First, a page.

Blue Jay – Cyanocitta cristata
American Crow – Corvus brachyrhynchos
Fish Crow – Corvus ossifragus
Tree Swallow – Tachycineta bicolor
Carolina Chickadee – Poecile carolinensis
Tufted Titmouse – Baeolophus bicolor
Marsh Wren – Cistothorus palustris
Carolina Wren – Thryothorus ludovicianus
Blue-gray Gnatcatcher – Polioptila caerulea
Ruby-crowned Kinglet – Regulus calendula
American Robin – Turdus migratorius
Gray Catbird – Dumetella carolinensis
Northern Mockingbird – Mimus polyglottos
Orange-crowned Warbler – Oreothlypis celata
Common Yellowthroat – Geothlypis trichas
Northern Parula – Setophaga americana
Palm Warbler – Setophaga palmarum
Pine Warbler – Setophaga pinus
Yellow-rumped Warbler – Setophaga coronata
Yellow-throated Warbler – Setophaga dominica
Prairie Warbler – Setophaga discolor
Northern Cardinal – Cardinalis cardinalis
Painted Bunting – Passerina ciris
Red-winged Blackbird – Agelaius phoeniceus
Common Grackle – Quiscalus quiscula
Boat-tailed Grackle – Quiscalus major
American Goldfinch – Spinus tristis
House Sparrow – Passer domesticus

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Green Birding Southwest Volusia County, January 2017

Hey, it seems that Operation: Get Back Into Birding is off to a great start in 2017! I was able to find a Bird a Day through at least the first month, I completed the January eBird Challenge with 33 checklists, and my January green list tally, at 93, is my best ever (beating out 75 in 2012, 83 in 2013, 77 in 2014, 90 in 2015, and 65 in 2016).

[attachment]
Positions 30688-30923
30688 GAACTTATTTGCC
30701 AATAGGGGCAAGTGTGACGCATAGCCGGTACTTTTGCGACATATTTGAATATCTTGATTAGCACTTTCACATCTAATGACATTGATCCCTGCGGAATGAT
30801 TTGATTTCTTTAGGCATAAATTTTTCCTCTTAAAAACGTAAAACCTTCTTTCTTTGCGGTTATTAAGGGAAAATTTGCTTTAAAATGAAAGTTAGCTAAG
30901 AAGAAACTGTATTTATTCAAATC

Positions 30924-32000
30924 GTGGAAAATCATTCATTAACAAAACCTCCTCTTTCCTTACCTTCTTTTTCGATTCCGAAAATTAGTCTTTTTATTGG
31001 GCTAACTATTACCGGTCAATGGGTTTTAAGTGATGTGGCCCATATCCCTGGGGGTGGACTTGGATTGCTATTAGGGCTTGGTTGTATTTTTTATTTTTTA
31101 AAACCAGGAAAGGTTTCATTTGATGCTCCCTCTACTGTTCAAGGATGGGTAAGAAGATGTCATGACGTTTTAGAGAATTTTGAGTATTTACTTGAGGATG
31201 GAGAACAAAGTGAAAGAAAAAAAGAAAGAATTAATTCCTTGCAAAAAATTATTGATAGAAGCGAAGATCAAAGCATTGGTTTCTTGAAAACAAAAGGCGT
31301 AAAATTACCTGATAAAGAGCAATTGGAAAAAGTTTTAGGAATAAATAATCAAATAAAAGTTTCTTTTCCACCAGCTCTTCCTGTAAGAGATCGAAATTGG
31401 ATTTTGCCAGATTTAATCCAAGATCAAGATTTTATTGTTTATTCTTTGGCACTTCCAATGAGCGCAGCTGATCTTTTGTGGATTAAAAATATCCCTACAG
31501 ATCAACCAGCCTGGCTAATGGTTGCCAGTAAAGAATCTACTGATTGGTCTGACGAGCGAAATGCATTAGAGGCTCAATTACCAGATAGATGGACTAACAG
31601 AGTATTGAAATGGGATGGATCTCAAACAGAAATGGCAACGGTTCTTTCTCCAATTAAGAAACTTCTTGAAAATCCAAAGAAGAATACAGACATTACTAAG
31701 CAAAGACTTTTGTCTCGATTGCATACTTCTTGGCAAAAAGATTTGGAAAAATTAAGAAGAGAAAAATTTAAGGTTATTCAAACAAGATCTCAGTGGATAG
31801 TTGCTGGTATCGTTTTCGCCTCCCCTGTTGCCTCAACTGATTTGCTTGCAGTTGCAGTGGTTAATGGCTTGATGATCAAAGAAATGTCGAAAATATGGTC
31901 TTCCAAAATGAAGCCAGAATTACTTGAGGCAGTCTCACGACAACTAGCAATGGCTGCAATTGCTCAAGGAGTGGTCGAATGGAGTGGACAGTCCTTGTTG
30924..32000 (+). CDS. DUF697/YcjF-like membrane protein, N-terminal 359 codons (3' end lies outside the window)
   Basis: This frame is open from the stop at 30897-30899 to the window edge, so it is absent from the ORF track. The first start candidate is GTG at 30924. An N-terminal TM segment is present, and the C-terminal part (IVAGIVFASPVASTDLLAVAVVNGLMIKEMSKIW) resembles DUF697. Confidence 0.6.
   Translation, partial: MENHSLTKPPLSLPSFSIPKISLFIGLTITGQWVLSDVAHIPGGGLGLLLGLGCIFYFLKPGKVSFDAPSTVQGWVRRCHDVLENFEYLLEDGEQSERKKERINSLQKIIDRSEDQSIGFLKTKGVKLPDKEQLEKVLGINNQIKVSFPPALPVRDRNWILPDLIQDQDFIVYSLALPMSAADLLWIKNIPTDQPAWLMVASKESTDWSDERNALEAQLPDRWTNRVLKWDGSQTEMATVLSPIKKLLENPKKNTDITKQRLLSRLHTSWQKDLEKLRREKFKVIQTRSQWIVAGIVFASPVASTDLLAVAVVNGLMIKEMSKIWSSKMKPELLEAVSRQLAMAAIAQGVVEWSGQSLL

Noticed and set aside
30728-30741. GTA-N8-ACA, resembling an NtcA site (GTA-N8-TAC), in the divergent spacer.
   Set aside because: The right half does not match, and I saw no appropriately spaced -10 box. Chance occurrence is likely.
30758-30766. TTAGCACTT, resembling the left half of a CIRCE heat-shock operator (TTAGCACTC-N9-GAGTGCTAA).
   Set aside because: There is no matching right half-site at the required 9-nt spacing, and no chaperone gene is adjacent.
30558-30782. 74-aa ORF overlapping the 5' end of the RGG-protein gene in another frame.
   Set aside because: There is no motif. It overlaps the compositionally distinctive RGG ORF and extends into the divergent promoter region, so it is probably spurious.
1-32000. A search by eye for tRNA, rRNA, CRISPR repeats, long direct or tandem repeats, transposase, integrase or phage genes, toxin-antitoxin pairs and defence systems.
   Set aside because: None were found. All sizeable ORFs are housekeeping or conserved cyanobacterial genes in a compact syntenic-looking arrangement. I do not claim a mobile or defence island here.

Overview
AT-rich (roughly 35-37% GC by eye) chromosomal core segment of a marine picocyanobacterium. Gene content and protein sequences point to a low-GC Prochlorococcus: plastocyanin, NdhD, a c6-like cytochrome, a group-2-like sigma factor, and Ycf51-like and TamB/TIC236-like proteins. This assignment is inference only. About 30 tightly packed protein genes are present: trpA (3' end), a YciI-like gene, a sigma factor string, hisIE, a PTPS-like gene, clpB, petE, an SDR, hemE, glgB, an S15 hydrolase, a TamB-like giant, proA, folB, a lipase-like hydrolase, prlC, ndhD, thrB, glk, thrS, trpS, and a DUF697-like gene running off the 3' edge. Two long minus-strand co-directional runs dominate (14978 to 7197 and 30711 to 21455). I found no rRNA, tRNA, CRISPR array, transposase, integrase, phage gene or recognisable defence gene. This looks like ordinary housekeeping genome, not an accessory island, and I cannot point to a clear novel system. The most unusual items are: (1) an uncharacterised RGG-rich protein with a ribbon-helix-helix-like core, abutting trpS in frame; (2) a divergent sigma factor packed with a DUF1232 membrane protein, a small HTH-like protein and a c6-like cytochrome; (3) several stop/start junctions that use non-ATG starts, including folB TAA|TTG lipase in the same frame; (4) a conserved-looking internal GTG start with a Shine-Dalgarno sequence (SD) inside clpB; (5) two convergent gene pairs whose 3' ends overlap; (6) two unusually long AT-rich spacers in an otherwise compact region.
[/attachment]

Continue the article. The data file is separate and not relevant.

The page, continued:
Here are some of my photographic highlights from green birding around southwest Volusia in January!

Great Egret
Great Egret at Gemini Springs, 06 January 2017

Limpkin
Limpkin at Gemini Springs, 06 January 2017

Orange-crowned Warbler
Orange-crowned Warbler at Gemini Springs, 06 January 2017

Little Blue Heron
Little Blue Heron missing left foot at Lake Monroe Park, 10 January 2017

Tricolored Heron
Tricolored Heron at Lake Monroe Boat Ramp, 13 January 2017

On January 15th Arthur and I brought our kayaks to Gemini Springs on the back of our bikes and kayaked along the bayou for a few hours. We saw surprising numbers of waders. I was able to add Green Heron during the trip, and we picked up a trash bag full of garbage from the waterway.

kayaking @ Gemini Springs
Kayaking at Gemini Springs, 15 January 2017

On January 17th I biked out to the Quail Lakes Powerline trails next to the power plant in northwest DeBary. I had a few targets: Florida Scrub-Jay, Red-headed Woodpecker, Eastern Towhee, Northern Bobwhite, and Common Ground-Dove. I found all of them except for Bobwhite, plus I found two bonus birds — Brown Thrasher and Eastern Bluebird — on the outing.

Florida Scrub-Jay
Florida Scrub-Jay at Quail Lakes Powerline trails, 17 January 2017

Prairie Warbler
Prairie Warbler at Gemini Springs, 20 January 2017

Unexpected birds are just the best, aren’t they? I was birding around a bushy area of Gemini Springs where Yellow-rumped Warblers are usually plentiful. I had just moments earlier thought about how I’ve rarely found anything but tons of butterbutts in this area, when suddenly I saw a sparrow. I’ve been having a hard time finding any sparrows at Gemini Springs as compared to other years, so I was pretty stoked to find a sparrow of any kind… But zoinks, this wasn’t one of the usual expected sparrows. It was a White-throated Sparrow, not super rare but new for my Florida list and an exciting, totally unexpected find.